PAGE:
One of Israel's most lucrative industries is its hi-tech sector. Since its first major exit almost a quarter-century ago, the small Middle Eastern country became a global technological powerhouse, but with a global financial crisis sending shockwaves across the local market, what does the future hold for this sprawling sector?
Diving into Israel's economic history in search of the harbinger of the Israeli hi-tech sector, the first name that comes to mind is Yossi Vardi who was crowned by local and global media as the godfather of the Jewish State's nascent internet industry, and rightly so.
Vardi, who was involved in dozens of startups, helped his son Arik found Mirabilis in 1996. The company that most Israelis mainly know thanks to its iconic instant messaging program that swept the world — ICQ.
Two years later, the company was sold to U.S. internet giant AOL for $407 million. By today's standards, this sounds like a modest sum, but at the time, this was biblical. In fact, this sale was Israel's first major exit and was the one to put it on the global hi-tech map.
"In 1998, there was a very large tidal wave in the markets, and everyone was waiting for the year 2000. Anyone who dealt with stocks made profits, and all they wanted was hi-tech," Attorney Oded Har-Even, an executive partner at Sullivan & Worcester Tel Aviv, told Ynet.
However, the sector's fortunes turned on a dime in the early 2000s.
"The dot-com bubble burst. There was a very steep value depreciation, much like technology companies are seeing right now, and some companies took more than a decade to bounce back to the market value they had before the crash."
But a crisis can also create opportunities. Sun Microsystems, for instance, was traded at a peak value of some $300 billion, but following the 2008 subprime crisis, its value was slashed to just $7.5 billion and it was acquired by Oracle.
"Ultimately, there was a bounce-back and leading companies like Amazon and others evolved and advanced the world technologically," Har-Even said.
"Slowly the markets recovered, the tide returned, and the money came pouring in once more. Even in Israel, we have seen more and more venture capitalists who have raised money and invested in hi-tech."
The recovery after the great 2008 crash continued up until recently and significantly affected the Israeli market. Google purchased Israeli navigation company Waze for $1.1 billion — a sum that sounds relatively small nowadays, but back in 2013, it was a world record.
Just recently, Israeli chipmaker Tower was sold to Intel for about $5.4 billion. But the crown for largest sale goes to Mobileye, which was sold to Intel for a mouth-watering $15 billion.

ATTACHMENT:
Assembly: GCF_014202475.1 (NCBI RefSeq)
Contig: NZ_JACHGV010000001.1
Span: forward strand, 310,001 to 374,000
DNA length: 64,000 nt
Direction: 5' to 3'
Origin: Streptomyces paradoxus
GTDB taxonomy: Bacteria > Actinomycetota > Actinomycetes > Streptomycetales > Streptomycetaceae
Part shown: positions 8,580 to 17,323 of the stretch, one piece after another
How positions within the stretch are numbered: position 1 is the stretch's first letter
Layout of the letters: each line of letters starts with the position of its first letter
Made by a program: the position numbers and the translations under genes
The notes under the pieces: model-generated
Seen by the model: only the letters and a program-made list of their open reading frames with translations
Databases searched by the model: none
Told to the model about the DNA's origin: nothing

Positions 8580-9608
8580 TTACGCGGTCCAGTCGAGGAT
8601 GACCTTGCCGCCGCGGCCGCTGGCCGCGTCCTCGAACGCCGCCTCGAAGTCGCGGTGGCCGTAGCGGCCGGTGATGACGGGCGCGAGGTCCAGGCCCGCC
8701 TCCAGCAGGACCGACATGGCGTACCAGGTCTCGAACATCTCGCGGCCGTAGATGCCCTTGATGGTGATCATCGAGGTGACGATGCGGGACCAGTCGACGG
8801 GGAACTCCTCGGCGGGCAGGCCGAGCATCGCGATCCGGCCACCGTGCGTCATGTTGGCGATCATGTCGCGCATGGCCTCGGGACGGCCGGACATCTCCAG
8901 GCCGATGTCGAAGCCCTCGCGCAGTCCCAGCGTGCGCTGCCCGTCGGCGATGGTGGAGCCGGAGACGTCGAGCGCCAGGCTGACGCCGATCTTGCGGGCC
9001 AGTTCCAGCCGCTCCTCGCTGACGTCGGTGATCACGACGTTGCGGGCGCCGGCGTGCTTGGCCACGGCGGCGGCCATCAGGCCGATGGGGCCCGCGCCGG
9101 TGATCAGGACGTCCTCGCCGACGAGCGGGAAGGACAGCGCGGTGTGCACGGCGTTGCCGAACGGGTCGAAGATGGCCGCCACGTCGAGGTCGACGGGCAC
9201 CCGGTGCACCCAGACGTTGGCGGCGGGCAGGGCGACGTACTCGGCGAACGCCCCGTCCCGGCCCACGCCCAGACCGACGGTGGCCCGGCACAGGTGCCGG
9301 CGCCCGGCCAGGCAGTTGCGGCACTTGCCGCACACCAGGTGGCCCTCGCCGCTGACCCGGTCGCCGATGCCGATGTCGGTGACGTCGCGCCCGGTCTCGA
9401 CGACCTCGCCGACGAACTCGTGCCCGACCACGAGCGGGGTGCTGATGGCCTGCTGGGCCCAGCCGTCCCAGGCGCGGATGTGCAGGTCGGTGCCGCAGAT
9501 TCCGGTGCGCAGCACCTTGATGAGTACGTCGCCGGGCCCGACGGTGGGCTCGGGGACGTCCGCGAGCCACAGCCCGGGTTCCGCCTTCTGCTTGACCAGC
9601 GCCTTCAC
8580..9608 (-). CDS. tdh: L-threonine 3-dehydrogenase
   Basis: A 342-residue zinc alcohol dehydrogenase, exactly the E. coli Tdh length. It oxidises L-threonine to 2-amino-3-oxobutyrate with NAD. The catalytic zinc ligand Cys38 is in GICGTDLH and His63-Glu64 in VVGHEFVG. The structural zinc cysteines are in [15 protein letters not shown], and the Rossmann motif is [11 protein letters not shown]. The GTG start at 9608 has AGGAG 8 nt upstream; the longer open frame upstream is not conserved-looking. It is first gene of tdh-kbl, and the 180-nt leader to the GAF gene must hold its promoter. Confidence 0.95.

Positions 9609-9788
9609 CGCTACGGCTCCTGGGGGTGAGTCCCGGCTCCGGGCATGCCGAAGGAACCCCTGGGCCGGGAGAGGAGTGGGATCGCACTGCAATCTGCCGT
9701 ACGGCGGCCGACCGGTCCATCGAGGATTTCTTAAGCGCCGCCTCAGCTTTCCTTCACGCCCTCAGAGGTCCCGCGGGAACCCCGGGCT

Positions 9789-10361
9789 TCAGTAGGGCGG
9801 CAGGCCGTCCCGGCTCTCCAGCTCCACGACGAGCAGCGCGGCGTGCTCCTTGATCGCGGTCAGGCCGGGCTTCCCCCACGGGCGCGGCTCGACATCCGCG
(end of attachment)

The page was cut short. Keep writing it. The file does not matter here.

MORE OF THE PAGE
Make the best of the current crisis
The two years of the COVID-19 pandemic have been a boon to the global hi-tech industry in general and the Israeli sector in particular.
"The number of unicorns that have cropped up here is exceptional on every scale," Har-Even said, referring to privately held startup companies with a value of over $1 billion.
"In recent years, Israeli technology companies have raised a huge amount of money, both in [initial public offerings] on Wall Street and the Tel Aviv Stock Exchange.
All those unicorns raised a lot of money according to very high valuations, but suddenly, the markets crashed again, and there are many Israeli tech companies that have been traded at a very high value and have been cut down significantly in recent months. In fact, there are also no offerings right now, and investments into startups came to a screeching halt, everything has stopped. People are scared."
However, Har-Even believes that not all is lost and provided an example of biblical proportions.
"In the book of Genesis, we are told that Joseph told Pharaoh that his dream meant there would be seven years of abundance in the land of Egypt followed by seven years of famine. Thanks to this insight, he stored up a lot of food and money during the abundant years, and when the lean years came, he was prepared," he said.
"Joseph also took advantage of the lean period to nationalize lands in exchange for food, and used the crisis to improve the state of the Egyptian economy.
We must realize that all the money that companies and funds have raised must keep working even in times of crisis, this is the time to capitalize on opportunities. Many Israeli firms have a lot of money that was raised during the last bountiful years. With this money, they can buy up companies that collapsed or do not have enough money to deal with the crisis, which may persist through next year as well."
Whoever has the cash, like Oracle in 2008, will wait for other companies to fall in value and buy them up for pennies on the dollar. Undoubtedly, the wisest companies were the ones who raised the money at the peak, and they will take the money they raised and buy companies at sale prices. It all depends on how much money hi-tech firms and startups managed to raise during the COVID period, some won't survive and will disappear off the playing field."
Har-Even further explains that besides acquisitions, the market will also see major mergers down the line.
"We are not yet at the peak of the acquisition and merger trend because there is still a lot of money in the market, but it can certainly be the trend that will characterize the economy in general, and hi-tech in particular, in the near future," he says.
But to anyone quick to eulogize the Israeli hi-tech sector, Har-Even recommends lowering expectations.
"Israel has arrived well-padded for the current period, which seems like a crisis, and I estimate that quite a few companies will use the money they have accumulated to buy up good companies at a cheaper price, which will help them continue to grow."